MULUGU : From the extrajudicial killing of George Floyd in Minneapolis, US, to the alleged lockup death of a Dalit person named Srilam Rangaiah in Manthani, the police force, irrespective of the State they belong to, has always drawn much flak from all sections of the society, especially the oppressed people.
Though the sleuths work round-the-clock and are frontline warriors, it is an undeniable fact that public perception of the police is mostly “at least a good number of them are drunk with power”. The question now is, should it continue that way?
The life story of a Superintendent of Police (SP) will indeed make one realise that it need not be the same. Sangram Singh G Patil has set an example as to how a responsible official, who is in-charge of maintaining law and order, should be. Patil currently serves as the in-charge SP of Jayashankar-Bhupalpally district, while being the SP of Mulugu — two districts which deal with the menace of LWE.
Being an SP, though he could easily be oblivious of what is going around, Patil decided to take the road less travelled and began working for those living in the Agency areas.
As he was an MBBS doctor before becoming a cop, Patil decided to utilise his expertise in the field of medicine for the welfare of the Adivasis.
It was after noticing the living conditions of the tribals that Patil decided to work as a doctor for them. Now, he is focused on spreading awareness among them on the importance of health and hygiene, while organising medical camps in Agency areas with no proper connectivity, once in every 15 days. According to sources, his aim is to ensure proper medical attention to the tribals of Gotti Koya community living in Gotti Koya Gudem and Korrachintalapadu and those residing in Eturnagaram, Mulugu, Tadavi, Venkatapuram mandals. It may be mentioned here that there are as many as 51 tribal hamlets without proper road connectivity in the district. With his initiatives, Patil has already won the hearts of all tribals living in the Agency areas, as he is also providing them medicines free of cost.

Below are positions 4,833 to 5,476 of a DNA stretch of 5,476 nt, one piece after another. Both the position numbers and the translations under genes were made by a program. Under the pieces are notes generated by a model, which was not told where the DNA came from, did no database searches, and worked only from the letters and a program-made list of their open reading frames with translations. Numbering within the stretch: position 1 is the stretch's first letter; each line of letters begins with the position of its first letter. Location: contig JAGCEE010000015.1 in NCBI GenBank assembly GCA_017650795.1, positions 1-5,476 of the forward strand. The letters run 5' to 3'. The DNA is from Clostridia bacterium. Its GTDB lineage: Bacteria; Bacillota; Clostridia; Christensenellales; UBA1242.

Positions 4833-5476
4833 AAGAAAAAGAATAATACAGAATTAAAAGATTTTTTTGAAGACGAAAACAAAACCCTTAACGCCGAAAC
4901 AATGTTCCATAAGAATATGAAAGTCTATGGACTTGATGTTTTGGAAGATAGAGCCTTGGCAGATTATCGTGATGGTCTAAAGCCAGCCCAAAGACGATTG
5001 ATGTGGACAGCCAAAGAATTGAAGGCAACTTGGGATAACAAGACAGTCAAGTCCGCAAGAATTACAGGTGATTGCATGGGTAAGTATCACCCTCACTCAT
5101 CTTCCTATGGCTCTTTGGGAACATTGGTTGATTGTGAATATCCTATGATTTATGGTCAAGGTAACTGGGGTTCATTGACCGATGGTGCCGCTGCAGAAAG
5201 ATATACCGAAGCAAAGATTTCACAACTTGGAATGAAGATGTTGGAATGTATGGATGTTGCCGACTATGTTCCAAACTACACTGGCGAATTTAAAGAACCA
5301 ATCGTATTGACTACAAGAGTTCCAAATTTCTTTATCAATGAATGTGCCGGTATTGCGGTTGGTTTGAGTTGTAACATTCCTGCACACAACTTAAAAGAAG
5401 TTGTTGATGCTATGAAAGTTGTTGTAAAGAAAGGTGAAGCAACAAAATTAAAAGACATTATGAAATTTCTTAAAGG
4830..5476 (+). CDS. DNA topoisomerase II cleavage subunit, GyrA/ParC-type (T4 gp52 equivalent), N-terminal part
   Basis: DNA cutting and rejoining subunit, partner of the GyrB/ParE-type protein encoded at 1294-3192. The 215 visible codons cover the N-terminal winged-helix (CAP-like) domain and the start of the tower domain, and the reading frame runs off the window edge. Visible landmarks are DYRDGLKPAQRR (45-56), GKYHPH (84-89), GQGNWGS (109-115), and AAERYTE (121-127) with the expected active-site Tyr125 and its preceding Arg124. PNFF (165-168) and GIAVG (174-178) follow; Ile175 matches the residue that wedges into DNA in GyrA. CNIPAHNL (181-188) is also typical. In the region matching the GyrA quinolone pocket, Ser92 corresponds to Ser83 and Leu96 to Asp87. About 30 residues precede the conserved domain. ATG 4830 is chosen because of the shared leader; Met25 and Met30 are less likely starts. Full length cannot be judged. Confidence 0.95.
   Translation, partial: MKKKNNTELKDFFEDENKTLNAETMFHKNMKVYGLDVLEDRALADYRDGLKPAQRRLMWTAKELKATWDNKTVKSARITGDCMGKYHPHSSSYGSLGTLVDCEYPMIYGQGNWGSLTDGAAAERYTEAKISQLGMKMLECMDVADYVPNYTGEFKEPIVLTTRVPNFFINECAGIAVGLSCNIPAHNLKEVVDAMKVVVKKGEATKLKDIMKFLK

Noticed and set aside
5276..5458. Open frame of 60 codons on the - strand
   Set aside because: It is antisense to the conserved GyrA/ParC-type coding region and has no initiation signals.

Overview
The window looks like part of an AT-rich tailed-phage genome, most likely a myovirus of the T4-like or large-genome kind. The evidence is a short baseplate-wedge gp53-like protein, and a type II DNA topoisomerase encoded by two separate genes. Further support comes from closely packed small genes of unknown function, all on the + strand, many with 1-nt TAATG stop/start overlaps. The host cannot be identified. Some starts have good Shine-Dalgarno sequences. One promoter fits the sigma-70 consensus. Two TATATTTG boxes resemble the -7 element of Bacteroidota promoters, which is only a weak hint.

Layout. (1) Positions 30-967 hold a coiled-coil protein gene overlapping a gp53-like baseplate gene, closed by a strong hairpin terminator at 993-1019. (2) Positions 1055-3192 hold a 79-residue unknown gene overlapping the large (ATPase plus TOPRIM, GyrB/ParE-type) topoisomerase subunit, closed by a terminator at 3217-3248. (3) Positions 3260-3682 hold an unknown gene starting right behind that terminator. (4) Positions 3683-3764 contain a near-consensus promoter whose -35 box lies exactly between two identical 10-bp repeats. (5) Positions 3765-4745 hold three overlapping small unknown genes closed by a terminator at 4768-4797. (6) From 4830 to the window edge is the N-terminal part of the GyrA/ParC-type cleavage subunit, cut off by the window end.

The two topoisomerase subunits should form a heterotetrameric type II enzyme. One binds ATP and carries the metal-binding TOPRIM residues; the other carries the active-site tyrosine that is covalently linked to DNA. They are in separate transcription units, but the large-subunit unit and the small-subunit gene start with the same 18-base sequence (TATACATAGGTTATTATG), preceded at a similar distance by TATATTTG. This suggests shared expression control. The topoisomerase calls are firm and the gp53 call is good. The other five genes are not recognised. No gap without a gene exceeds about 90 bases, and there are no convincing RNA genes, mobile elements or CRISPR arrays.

Sangram Singh G Patil obtained his MBBS degree from Maharashtra in 2011, and worked in Delhi as a doctor for a few years. Later, he started preparing for the Civil Services and bagged Indian Police Service (IPS) in 2015. Speaking to Express, Sangram Singh G Patil said that the main reason why he decided to work among the tribals, especially women and children, was their living conditions.
“It was during the combing operations that I found out many such areas do not have proper road connectivity and hence have to travel a lot for medical attention. I discussed my plan with a few acquaintances and decided to go ahead with it. Now, with my limited knowledge I attend to many children who suffer from skin disorders, women who develop pregnancy-related issues and others suffering from anaemia, malnutrition etc. Though I approached the locals with the idea, they were sceptical as I am a person in khaki. But, slowly their approach changed. We started medical camps with 15 doctors and special teams from IMA, Warangal. We attend to patients and provide them free medicines if the diseases are not critical. Otherwise, we shift them to the nearby hospital. With this initiative, we have won their hearts,” Patil said.